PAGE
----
I omit, for want of space, mention of the late Plain-song melodies (which would give a good many excellent tunes); and, for want of knowledge, the Italian tunes.

Comparing the English with the French Genevan Psalter, I do not think my judgement is too severe on our own. It had a few fine tunes original to it; best of all the cxxxvii (degraded in Hymns Ancient and Modern). This is of such exceptional beauty that I believe it must have been written by Bourgeois for Whittingham. Next perhaps is lxxvii (called 81st in H. A. M.), the original of which, in Day, 1566, is a fine tune, degraded already in Este, 1592, which version H. A. M. follows: it is said to have come from Geneva. Besides these, xxv and xliv, which are the only other tunes from this source in H. A. M., are very favourable examples, and I do not think that they will rescue the book. Nor can I believe that these old English D.C.M. tunes were ever much used. They are too much alike for many of them to have been committed to memory, while all the editions which I happen to have seen are full of misprints, and the four-line tunes which drove them out were early in the field, and increased rapidly.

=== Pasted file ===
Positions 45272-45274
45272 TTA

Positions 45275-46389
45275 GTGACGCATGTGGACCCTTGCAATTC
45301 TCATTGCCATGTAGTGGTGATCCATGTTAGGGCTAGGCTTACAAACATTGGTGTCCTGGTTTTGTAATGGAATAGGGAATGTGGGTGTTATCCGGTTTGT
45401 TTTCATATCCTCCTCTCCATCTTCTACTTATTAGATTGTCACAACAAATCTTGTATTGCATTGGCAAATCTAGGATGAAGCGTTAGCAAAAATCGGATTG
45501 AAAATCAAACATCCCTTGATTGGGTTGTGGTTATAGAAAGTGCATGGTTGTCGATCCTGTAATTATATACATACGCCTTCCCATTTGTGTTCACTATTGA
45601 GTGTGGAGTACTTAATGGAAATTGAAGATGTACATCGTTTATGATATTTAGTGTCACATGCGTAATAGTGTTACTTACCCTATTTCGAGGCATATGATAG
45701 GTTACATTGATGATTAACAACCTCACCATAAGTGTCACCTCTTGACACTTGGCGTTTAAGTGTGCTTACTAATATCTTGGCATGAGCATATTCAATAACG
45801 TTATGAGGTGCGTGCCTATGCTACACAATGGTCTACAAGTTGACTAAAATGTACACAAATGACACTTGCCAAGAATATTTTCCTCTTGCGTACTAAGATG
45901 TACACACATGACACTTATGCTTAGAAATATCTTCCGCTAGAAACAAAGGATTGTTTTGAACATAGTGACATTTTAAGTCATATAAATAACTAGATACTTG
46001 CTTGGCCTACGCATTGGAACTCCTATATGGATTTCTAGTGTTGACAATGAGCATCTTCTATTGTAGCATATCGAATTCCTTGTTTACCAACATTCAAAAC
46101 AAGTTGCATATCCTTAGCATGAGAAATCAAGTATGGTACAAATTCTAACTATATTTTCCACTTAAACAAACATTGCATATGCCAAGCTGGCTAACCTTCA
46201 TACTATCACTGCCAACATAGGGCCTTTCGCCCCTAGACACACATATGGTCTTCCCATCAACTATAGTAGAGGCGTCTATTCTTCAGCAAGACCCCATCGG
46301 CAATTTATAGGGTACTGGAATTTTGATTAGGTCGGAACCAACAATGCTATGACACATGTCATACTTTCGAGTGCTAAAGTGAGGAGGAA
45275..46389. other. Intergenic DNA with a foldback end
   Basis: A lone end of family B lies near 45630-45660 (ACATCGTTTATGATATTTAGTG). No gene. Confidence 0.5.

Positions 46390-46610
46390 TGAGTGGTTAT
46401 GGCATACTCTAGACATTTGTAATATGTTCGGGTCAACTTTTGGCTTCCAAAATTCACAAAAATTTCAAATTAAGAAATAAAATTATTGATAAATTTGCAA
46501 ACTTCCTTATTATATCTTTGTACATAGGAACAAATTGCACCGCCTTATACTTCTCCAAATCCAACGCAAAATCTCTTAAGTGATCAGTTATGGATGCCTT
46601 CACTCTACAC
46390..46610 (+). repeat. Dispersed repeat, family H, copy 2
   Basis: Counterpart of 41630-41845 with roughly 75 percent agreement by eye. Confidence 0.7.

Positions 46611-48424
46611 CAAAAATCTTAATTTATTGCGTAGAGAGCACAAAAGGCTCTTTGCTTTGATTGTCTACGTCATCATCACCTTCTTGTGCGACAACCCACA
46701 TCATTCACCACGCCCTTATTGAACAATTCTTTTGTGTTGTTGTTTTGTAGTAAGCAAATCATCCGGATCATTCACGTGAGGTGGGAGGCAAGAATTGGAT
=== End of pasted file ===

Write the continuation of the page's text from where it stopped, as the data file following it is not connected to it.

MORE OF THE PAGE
When one turns the pages of that most depressing of all books ever compiled by the groaning creature, Julian's hymn-dictionary, and sees the thousands of carefully tabulated English hymns, by far the greater number of them not only pitiable as efforts of human intelligence, but absolutely worthless as vocal material for melodic treatment, one wishes that all this effort had been directed to supply a real want. E. g. the two Wesleys between them wrote thirteen octavo volumes, of some 400 pages each, full of closely printed hymns. One must wish that Charles Wesley at least (who showed in a few instances how well he could do) had, instead of reeling off all this stuff, concentrated his efforts to produce only what should be worthy of his talents and useful to posterity.